Donald Yacktman and his money management firm have won an early round in their court fight with the independent directors of the Yacktman funds.

Maryland Circuit Court Judge Albert J. Matricciani, Jr. ruled on Oct. 16 that a shareholder meeting in which Yacktman wants to oust the independent directors of his funds may proceed as planned on Nov. 24. The judge also ordered the four directors not to use fund assets to pay legal fees or other costs in connection with a proxy fight between Yacktman and the directors. Use of the funds' assets to pay those expenses may subject the funds to an SEC enforcement action, Matricciani said in his three-page order.

The ruling is temporary and must be confirmed at a hearing whose date has not yet been set. Yacktman said in a letter to shareholders last week that he was "pleased" by the ruling and called it a "significant step in the right direction" in his attempt to oust the four independent directors: Jon D. Carlson, Thomas R. Hanson, Stephen E. Upton and Stanislaw Maliszewski.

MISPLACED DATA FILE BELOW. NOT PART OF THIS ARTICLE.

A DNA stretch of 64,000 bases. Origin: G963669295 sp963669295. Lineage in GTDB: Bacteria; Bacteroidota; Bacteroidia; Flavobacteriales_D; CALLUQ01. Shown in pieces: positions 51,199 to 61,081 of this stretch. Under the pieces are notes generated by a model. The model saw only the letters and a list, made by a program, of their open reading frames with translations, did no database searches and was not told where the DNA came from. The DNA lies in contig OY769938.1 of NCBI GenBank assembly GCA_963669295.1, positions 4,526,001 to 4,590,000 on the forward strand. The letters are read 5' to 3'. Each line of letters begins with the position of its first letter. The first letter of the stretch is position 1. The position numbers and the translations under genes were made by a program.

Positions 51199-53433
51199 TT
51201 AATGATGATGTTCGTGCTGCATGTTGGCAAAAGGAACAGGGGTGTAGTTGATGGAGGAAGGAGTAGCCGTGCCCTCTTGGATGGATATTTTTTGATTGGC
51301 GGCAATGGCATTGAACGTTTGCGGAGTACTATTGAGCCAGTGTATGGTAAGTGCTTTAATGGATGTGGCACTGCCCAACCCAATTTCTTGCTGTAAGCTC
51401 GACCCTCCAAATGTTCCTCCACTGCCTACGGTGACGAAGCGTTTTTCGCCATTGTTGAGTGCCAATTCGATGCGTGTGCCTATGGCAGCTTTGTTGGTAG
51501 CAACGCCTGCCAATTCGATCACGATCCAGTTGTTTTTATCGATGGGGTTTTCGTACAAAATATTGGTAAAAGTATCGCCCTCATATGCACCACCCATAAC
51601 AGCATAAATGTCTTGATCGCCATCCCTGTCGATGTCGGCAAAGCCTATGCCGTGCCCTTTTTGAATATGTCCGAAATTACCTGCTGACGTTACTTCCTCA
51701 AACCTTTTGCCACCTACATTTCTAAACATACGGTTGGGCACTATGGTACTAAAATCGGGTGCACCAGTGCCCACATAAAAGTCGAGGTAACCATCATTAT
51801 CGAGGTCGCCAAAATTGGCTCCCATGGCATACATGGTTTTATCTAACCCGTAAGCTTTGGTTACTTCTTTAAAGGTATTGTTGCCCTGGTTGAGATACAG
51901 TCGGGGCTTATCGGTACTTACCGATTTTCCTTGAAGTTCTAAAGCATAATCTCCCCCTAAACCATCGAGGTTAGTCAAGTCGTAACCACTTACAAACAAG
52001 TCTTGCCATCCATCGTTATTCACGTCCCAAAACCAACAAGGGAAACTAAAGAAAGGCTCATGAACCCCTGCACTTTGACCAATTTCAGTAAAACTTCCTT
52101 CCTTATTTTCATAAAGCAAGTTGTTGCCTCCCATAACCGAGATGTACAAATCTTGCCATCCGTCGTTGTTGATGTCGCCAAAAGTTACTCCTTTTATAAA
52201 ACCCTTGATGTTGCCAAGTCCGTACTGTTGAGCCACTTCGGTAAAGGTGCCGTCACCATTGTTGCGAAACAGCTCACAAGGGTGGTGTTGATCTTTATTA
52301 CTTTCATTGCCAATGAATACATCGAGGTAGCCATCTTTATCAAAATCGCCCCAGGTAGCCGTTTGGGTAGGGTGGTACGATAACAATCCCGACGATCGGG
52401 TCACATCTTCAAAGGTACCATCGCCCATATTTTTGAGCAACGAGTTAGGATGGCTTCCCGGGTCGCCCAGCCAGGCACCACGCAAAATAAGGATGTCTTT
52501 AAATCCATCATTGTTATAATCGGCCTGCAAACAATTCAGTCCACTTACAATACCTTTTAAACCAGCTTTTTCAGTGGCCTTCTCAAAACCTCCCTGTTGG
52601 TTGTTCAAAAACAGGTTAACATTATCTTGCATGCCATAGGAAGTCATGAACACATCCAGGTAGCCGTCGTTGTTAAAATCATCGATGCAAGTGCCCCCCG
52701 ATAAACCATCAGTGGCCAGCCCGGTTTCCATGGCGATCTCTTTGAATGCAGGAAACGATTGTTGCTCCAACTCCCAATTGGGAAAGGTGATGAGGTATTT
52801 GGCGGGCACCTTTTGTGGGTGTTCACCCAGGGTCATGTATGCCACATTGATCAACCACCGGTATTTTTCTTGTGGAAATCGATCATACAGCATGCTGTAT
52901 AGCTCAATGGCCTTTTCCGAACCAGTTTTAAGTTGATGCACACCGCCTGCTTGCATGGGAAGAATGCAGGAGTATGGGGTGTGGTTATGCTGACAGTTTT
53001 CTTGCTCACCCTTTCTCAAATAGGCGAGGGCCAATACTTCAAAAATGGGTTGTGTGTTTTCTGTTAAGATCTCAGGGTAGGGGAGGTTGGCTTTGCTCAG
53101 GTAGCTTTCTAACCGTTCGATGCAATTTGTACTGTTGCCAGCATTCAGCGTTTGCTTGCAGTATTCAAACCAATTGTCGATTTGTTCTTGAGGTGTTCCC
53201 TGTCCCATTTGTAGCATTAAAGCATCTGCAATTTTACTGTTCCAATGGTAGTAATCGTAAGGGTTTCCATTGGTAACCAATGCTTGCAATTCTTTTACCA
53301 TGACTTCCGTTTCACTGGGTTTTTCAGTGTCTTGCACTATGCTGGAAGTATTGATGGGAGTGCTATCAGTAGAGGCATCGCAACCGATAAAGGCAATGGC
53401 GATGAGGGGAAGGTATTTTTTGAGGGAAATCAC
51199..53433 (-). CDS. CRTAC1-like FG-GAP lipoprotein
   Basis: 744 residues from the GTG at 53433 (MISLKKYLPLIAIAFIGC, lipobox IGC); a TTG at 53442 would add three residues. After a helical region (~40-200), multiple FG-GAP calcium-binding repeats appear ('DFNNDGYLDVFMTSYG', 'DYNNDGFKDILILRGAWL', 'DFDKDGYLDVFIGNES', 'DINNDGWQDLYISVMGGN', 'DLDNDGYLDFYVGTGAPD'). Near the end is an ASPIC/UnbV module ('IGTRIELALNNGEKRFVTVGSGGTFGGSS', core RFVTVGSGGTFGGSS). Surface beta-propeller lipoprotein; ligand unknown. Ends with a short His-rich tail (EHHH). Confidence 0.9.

Yacktman last month started a proxy campaign to fire the directors, saying they had overstepped their authority with respect to managing the funds. Yacktman asked shareholders to vote the current independent directors out and elect another slate which Yacktman backs.

The directors subsequently moved to cancel the shareholders' Nov. 24 meeting. Yacktman then sued in Maryland state court to insure that the meeting would take place as scheduled. Although Yacktman and his firm are based in Chicago, the funds - which include the Yacktman fund and the Yacktman Focused fund - are incorporated in Maryland.

Maliszewski, the spokesman for the independent directors, said the directors intend to fight the temporary restraining order the Maryland court imposed. Maliszewski says the SEC has told the directors they can use fund assets for their expenses arising from the proxy fight.

In addition to filing their court case, the independent directors have counterattacked in the proxy fight. In a proxy statement filed with the SEC, the directors said they were "concerned" about a variety of business practices at Yacktman's firm, Yacktman Asset Management, including alleged violations of the funds' code of ethics. Yacktman has denied the directors' allegations of improper conduct.

Subscribe Now

Access to premium content including in-depth coverage of mutual funds, hedge funds, 401(K)s, 529 plans, and more.

3-Week Free Trial

Insight and analysis into the management, marketing, operations and technology of the asset management industry.